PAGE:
Now flash forward to just a few years ago when I was at the Grand Bazaar in Urumqi, Xinjiang Province, China — so far northwest of the main coastal towns that most of the people aren’t even Chinese (they’re Turkic Uighurs)…but hundreds of them crowded the cell phone market: It turns out that it’s makes excellent sense in underdeveloped places to install a small number of cell phone towers compared with the countless miles and miles of ugly utility lines that scar the view planes of our beautiful island and almost every other place in the U.S.
Speaking of small numbers back in the 60’s and 70s for larger organizations and businesses, capacity for incoming and outgoing calls was also a problem. For example, when I was a Church College of Hawaii student in the late 1960s, only a limited number of people could call off-campus at any one time. I don’t know how many outbound lines CCH had, but it was frustrating because there weren’t very many. I also recall that each of the six dormitories had two pay phones for the hundreds of students who lived on campus. That was good when someone occasionally had to make a call, but on inbound calls they would ring and ring — nobody wanted to answer them because such calls were almost always for someone else, and then the person answering might have to go looking…or more likely, yell loudly to see if so-and-so was in the dorm.
In the 1970s and 80s prepaid phone cards came out and gained popularity. I used to pack one in my wallet, and we would buy them for our kids. In fact, I think they’re still used in a lot of places. Back then some pay phones also used credit card swipers…and before cell phones started becoming practical, a lot of people would rush off airplanes to get to the large banks of pay phones in the waiting areas to let their families and friends know they’d arrived. Now everybody’s making their cell phone calls before they even get off the airplane.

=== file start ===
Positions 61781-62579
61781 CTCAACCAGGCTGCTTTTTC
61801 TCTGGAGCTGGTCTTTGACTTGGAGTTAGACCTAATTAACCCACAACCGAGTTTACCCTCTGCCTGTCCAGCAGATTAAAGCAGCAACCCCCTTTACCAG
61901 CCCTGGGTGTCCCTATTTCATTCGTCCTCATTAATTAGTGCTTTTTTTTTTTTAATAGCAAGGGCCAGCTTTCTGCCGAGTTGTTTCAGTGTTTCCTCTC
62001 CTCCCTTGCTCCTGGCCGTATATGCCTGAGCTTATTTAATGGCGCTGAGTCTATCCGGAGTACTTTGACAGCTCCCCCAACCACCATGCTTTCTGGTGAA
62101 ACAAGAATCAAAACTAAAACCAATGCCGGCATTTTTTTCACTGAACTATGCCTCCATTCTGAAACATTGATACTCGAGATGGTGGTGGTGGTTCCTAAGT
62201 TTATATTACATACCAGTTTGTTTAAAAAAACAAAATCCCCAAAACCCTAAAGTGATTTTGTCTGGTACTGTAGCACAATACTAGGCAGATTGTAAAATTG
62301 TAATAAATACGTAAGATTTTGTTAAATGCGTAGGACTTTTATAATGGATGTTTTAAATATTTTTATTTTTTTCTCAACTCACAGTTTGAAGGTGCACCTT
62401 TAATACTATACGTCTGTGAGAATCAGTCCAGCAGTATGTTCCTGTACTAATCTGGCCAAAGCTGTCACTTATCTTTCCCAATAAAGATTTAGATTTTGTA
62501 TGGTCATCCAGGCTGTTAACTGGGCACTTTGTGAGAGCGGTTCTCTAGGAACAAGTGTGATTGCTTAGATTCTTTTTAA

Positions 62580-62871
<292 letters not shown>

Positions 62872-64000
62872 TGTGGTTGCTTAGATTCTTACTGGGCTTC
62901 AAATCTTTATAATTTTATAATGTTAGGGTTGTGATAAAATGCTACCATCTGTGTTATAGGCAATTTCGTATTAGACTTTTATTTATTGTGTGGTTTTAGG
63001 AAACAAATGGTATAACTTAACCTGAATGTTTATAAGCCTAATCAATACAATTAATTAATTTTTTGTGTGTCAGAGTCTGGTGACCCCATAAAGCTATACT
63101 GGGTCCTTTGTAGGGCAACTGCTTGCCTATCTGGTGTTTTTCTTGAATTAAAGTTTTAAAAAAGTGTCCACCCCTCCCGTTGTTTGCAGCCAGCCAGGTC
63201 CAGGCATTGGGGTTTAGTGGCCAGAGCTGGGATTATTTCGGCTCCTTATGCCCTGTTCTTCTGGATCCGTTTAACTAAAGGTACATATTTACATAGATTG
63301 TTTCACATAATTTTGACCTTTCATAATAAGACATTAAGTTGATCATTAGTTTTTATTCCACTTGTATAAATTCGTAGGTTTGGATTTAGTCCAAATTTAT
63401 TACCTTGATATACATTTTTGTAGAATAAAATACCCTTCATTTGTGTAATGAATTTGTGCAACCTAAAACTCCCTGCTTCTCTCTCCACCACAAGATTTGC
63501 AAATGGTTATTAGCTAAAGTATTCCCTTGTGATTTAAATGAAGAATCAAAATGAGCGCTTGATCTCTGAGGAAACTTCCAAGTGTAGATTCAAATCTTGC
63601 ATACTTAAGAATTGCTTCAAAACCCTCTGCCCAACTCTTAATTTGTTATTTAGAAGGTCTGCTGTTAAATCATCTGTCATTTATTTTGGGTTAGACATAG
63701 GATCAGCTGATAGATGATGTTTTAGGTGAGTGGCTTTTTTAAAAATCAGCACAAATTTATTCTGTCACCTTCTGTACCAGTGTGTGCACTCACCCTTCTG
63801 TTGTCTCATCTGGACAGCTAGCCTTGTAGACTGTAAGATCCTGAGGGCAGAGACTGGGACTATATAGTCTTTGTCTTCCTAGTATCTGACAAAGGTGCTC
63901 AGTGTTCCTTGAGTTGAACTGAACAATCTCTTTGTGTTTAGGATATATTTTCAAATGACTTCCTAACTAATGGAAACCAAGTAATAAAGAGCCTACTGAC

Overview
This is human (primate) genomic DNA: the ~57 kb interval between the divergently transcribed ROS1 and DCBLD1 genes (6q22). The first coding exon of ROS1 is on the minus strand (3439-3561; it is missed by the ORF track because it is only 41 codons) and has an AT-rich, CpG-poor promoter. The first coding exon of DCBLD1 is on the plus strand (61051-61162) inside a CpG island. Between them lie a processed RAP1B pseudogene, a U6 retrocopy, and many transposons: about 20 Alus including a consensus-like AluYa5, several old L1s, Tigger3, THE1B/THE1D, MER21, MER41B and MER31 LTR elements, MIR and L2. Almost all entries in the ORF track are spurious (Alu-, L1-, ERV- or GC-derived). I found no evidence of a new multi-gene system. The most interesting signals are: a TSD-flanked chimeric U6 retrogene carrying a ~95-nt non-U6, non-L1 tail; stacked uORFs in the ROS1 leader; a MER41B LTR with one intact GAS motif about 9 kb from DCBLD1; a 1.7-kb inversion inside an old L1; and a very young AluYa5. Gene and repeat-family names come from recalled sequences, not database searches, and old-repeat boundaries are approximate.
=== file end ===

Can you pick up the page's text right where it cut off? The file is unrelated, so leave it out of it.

Today, at least in the U.S., personal and prepaid cell phones have largely replaced phone cards and even pay phones…and with the advent of modern digital and other phone systems, few people in the U.S. hesitate to make a long-distance call.
Speaking of telephone progress, my, haven’t the devices themselves changed a lot. When I was a kid our family used a basic black rotary dial phone for years. Later, of course, push button models became prevalent.
Anyone remember those early cell phones? I first used one in 1983: The president of the Polynesian Cultural Center let me use his (of course, he had to tell me how to do it). With the charging unit it was about the size of a shoe box — a heavy shoe box, and the handset was about 10″ X 2″ X 2″, not counting the three-inch antenna: It was like holding a brick compared with the clam-shell cells that eventually replaced them…and no comparison at all with today’s modern smart phones and blue-tooth connections. For example, my current iPhone that I usually carry in my shirt pocket can do more than my first three-or-more computers…and who knows what its replacement will be like in five years.
But here’s a hint: I attended a future technology workshop a couple of years ago in which the presenter talked about research and development work on cell phones that will work anywhere in the world — no, not satellite phones which already do that but look something like those early cell phones with extended antennas. He was referring to the pocket-sized cell phones we’re familiar with today, and he said their batteries will last about a year.
In the meantime, I’ll just keep charging my iPhone periodically and using it to check the Internet, send and receive email, watch videos, write and dictate notes, find places on a map, look up phone numbers anywhere in the country, check the latest movie listings and reviews, find the temperature in Las Vegas (or wherever in the world), keep my personal calendar and to-do list, carry a comprehensive library of Latter-day Saint publications and resources, FaceBook my friends and family, record interviews, play games, take pictures and video, text messages, etc., etc. and, of course, make phone calls.